This country is in the midst of a drug crisis, and it is steadily getting worse.
Of course, many countries - maybe most countries - have drug problems. Things that are defined as illegal - at least in the United States - threaten to overwhelm entire nations in some cases. Those who control production, distribution and sales become rich and powerful. Opponents and competitors die, as do addicts. Governments are corrupted. It seems to be impossible to stop this juggernaut.
We share fully in the problem of illegal drugs. They pour into the country by land, sea and air. And local production of crystal meth appears to be a growth industry if news accounts of arrests offer an accurate measure. Constant reports of murder, violence and robbery really reflect the impact of illegal drugs, from urban streets to back country roads. Seniors are the least able to protect themselves, and unfortunately, some of them are involved in the "business."
However, the uglier crisis here involves the legal drug business. A handful of major drug companies produce and sell medications necessary for the survival of millions of people. They operate in a protected economic environment and reap the highest profits anywhere. Confronted, their officials dislike the spotlight but do not change their ways. While this situation has been noted in various places, I have drawn much of the following information from the May 30, 2016, issue of Time magazine.
Research and development of new drugs is expensive, but one company, Valeant Pharmaceuticals International, skips that step. It buys the patents for unique, life-saving drugs and then hikes the prices, leading to mind-boggling profits. Hauled before a congressional committee, Valeant officials were properly subdued but promised no reforms. Canaccord Genuity, an investment bank, defends Valeant, saying that its price hikes were not out of the ordinary in the industry.
There is more than a grain of truth in that statement. For example, the price for Nitropress, a blood pressure drug from Marathon Pharmaceuticals, jumped from $215 to $881 in a year. Time records a similar, if sometimes less greedy, pattern of price increases in recent years for other companies: Angen for Embrel, Pfizer for Lyrica, Otsuka America for Abilify, Eli Lilly for Cialis, Sanofy-Aventis for Lantus Solostar and AstraZenica for Symbicort, among the most notable. No wonder drug companies post fancy profit margins: double digits, with some approaching 50 percent.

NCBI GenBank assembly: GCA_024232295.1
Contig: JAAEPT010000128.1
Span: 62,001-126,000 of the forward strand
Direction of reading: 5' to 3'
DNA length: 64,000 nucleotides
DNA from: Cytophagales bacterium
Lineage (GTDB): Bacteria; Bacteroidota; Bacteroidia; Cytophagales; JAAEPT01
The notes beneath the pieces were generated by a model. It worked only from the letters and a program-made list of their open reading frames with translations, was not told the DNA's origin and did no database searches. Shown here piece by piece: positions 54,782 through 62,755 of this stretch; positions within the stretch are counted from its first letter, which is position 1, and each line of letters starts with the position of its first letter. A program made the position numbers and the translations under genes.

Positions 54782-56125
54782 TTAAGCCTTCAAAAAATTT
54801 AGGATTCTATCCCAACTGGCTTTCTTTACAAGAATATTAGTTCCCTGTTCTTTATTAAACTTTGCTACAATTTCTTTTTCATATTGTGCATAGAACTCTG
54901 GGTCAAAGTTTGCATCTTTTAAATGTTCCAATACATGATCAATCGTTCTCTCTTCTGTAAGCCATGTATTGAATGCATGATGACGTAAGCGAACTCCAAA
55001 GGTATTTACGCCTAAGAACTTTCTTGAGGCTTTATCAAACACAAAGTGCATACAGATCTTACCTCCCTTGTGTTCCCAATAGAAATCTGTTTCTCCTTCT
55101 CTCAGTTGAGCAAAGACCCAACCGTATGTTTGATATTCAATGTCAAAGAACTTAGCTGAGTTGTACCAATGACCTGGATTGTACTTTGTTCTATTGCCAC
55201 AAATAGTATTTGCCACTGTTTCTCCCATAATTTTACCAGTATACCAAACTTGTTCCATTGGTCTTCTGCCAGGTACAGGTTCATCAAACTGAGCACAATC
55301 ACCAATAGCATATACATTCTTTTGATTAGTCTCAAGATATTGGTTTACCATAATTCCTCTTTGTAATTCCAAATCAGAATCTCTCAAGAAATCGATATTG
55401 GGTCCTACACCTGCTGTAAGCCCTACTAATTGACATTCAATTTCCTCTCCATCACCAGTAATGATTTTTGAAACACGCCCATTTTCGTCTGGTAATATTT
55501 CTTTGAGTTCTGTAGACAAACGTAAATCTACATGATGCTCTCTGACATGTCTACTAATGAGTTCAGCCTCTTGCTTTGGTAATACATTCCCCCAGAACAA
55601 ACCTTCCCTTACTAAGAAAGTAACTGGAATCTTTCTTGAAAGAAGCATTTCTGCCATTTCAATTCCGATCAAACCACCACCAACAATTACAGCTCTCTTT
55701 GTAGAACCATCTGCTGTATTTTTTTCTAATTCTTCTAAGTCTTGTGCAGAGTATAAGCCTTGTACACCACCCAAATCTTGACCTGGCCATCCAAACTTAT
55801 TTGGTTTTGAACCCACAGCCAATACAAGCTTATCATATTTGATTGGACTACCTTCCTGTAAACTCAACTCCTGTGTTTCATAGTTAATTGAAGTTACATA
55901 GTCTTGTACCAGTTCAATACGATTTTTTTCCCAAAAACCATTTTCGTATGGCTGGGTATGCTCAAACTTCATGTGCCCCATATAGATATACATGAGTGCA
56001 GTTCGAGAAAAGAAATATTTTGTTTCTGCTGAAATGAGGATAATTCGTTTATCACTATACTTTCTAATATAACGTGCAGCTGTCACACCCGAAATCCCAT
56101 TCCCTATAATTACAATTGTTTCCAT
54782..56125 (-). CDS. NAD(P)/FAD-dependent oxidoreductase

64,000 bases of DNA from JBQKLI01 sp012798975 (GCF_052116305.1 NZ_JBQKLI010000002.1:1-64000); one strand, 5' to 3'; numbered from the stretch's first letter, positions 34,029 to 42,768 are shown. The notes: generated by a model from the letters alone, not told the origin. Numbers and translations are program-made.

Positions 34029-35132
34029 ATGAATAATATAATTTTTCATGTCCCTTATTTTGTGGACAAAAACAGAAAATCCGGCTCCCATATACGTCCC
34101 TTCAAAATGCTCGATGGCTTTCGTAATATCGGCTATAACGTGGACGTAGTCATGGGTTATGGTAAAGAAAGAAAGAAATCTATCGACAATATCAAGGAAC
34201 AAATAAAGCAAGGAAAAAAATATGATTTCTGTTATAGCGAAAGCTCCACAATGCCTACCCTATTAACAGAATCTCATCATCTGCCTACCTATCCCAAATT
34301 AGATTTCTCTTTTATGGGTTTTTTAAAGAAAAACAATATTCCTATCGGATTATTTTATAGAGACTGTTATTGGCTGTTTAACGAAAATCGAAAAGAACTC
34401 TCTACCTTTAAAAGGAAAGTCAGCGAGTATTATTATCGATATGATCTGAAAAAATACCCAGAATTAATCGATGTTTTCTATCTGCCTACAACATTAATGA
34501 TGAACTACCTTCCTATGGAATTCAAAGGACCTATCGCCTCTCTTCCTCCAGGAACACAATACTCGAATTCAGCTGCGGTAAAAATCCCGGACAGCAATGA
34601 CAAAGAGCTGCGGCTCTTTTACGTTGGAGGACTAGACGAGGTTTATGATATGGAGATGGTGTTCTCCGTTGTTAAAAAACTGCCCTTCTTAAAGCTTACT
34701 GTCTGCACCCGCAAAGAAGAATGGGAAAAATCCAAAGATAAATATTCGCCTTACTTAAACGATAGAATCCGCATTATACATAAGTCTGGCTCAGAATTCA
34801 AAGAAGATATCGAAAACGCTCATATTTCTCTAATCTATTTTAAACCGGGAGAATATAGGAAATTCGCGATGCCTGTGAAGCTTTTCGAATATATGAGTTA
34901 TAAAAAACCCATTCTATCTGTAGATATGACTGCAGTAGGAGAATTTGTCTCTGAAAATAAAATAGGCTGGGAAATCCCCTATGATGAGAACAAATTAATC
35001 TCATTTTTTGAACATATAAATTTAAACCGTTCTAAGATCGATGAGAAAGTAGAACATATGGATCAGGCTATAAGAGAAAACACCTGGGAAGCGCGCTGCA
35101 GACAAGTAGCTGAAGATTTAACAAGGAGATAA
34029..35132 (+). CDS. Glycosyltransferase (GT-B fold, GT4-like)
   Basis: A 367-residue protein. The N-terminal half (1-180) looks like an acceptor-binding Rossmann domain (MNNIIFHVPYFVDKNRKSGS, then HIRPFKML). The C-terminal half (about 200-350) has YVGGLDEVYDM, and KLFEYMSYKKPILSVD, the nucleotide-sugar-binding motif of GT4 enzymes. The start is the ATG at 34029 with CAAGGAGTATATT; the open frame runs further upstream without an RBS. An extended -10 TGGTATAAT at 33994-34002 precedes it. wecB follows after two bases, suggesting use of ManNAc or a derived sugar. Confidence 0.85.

The standard argument that supply and demand will fix market issues just does not fit. Sick, perhaps dying people have no choice. They must buy. The number of products that will work is limited, sometimes to just one. Syprine, an old standard drug, is the only treatment for Wilson's disease, and since Valeant bought it in 2010, the price has risen nearly 3,200 percent. The drug companies are in a protected status in controlling supply. They are guaranteed patent protection for many years and cover everything from contents to formula and format, later tweaking the contents a tad to extend the patent for additional years. In time, the patent expires and generics become a choice, but presently, they make up only a small part of the market.
There is a growing crisis. These prices are devouring money from Medicare and Medicaid. Younger people with insurance are confronted with huge co-pays. Young and old, people suddenly find themselves asking, "Food or medicine?" Some members of Congress are declaring that the mess must be fixed. Of course, Congress can do a lot. Patent laws are not set in stone; they can be changed. Those who run Medicare can be empowered to negotiate drug prices. This is done routinely in other countries. However, a veteran physician told me recently that there will be no such fix because "the politicians have their hands too deep in the pockets of the drug companies."
Both candidates for the office of president, Hillary Clinton and Donald Trump, promise major reforms if elected, but even if they try, they must have the cooperation of a majority of both houses of Congress. In Washington, D.C., such cooperation has been virtually unknown for a long time. Even if new office holders are elected, they act just like the old ones.
In the absence of political relief at the national level, there is action in several states, but it is an uphill battle against the money of the drug companies. People who live in the right places can take their prescriptions across the line into Canada, but that is a long drive from south Georgia.
The next time you see a national politician, ask him or her why no one is actually doing anything about our drug crisis. It might not spur said politician to do anything; said politician might not be able to do anything anyway. But if a lot of us did the same thing, something could happen. Or, if we regularly replace these politicians via the ballot, maybe we can eventually find some whose pockets are clean.
Roger G. Branch Sr. is professor emeritus of sociology at Georgia Southern University and is a retired pastor.